Texas Liberal

All People Matter

Texas Notes—Clinton Robbed Of Texas Win, Lottery Sales Decline & Galveston Tax Break Racket

Here are some Texas notes & thoughts about events in the news—

State Democratic Party Convention.  

Party Chairman Boyd Richie won reelection to another term as Chair. I once saw Mr. Richie speak in Houston. He barely mentioned online activism.

Maybe Mr. Richie sees that a goal of some portion of blogger activism is about joning the already existing mainstream two-party infrastructure of political job seeking and consulting gigs. Why talk about something you can take for granted and that fits seamlessly into the structure as already formed?   

You have your mainstream political bloggers and others less-connected. Folks can easily co-exist as long as everybody is respected. It takes all kinds.

Texas blogger Perry Dorell at Brains & Eggs provided good coverage of the convention.

I have no idea if Mr. Richie is an effective chairman or not. Since he has been reelected, I hope he’s effective.  

The convention put off until 2010 any discussion of changing the so-called Texas two-step caucus system. This is a process that allows the allows the loser of the popular vote on primary day to gain more delegates than the winner. 

Some delegates are allocated by popular vote, and other delegates by a process that begins the night of the primary with caucuses at each of the voting precincts.  

In 2008, Hillary Clinton won the Texas primary, but won fewer Texas delegates than Barack Obama. The caucus system allows people not working at night and without childcare concerns to go and vote a second time. This can only favor more affluent and educated voters. 

Some say the caucuses get people together and strengthen the party. I say if folks are only getting together this one night, it is not much of a party.

In any case, the purpose of the primary is to see who the people want as the nominee—not a social outing.

Declining Texas Lottery Sales Hurt School Funding

Sales of lottery tickets are down 2% in Texas and this is hurting state-provided school funding.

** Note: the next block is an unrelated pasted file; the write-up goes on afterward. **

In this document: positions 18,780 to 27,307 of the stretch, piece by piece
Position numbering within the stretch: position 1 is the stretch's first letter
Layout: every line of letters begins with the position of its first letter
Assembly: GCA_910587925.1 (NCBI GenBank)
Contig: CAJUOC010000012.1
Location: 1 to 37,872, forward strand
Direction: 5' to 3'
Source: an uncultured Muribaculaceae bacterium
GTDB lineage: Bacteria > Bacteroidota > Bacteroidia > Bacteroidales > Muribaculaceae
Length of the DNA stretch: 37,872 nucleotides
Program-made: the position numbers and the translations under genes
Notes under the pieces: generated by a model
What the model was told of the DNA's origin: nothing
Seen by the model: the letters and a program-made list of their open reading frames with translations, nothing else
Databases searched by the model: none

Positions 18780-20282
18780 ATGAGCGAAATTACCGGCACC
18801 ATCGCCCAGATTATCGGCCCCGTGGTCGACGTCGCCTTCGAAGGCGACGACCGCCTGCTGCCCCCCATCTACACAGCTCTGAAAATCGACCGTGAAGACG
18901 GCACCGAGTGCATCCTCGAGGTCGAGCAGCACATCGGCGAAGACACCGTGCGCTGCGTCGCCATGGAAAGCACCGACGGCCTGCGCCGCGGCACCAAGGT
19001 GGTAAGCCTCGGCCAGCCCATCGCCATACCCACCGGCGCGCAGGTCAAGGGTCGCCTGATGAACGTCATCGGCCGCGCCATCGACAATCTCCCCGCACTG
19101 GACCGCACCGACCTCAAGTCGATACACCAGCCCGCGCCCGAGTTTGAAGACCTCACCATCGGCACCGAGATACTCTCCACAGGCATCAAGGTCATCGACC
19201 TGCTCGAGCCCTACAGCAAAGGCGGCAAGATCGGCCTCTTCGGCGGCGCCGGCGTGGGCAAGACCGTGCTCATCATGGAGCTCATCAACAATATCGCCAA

Good. I hope lottery sales tank. Then maybe Texas will find a way to fund schools that does not exploit the desperation of poor people.

The lottery came to Texas when Democrats held power in Austin. The cancer of the lottery is just another token of appreciation for the never-ending years of minority support for Democratic candidates. 

One hopes when Democrats take power in Austin again, it will be a majority committed to all people in Texas and not beholden to Democrats who might as well be Republicans.

This will require strong minority turnout. Folks have to realize they’ll be left out if they don’t show up at the polls.  

Tax Break Racket In Galveston And Elsewhere In Texas

Here is a story that speaks for itself from the Galveston Daily News— 

Developers of residential and retail projects in special tax financing zones have sought at least $17 million in public money as reimbursement for improvements that are supposed to benefit the public.But there’s a blurry line between public improvement and private perk. Developers of affluent neighborhoods want reimbursement for building boccie ball and horseshoe courts, for hundreds of thousands of dollars in “administrative expenses,” for architectural fees and environmental mitigation that developers outside such zones pay for themselves. In some cases, it appears developers are seeking public funds to pay for pagers, cell phones, office overhead and hundreds of thousands of dollars in fees to lawyers and consultants, some charging $200 an hour.And developers have been reimbursed for work without providing standard documentation.

No one has been accused of doing anything improper. Such expenses are eligible for reimbursements under Tax Increment Reinvestment Zone agreements. The question, some elected officials say, is whether the reimbursements are appropriate. The issue isn’t isolated to the island. More than 70 such reinvestment zones are registered in Texas, and still more likely exist, officials say.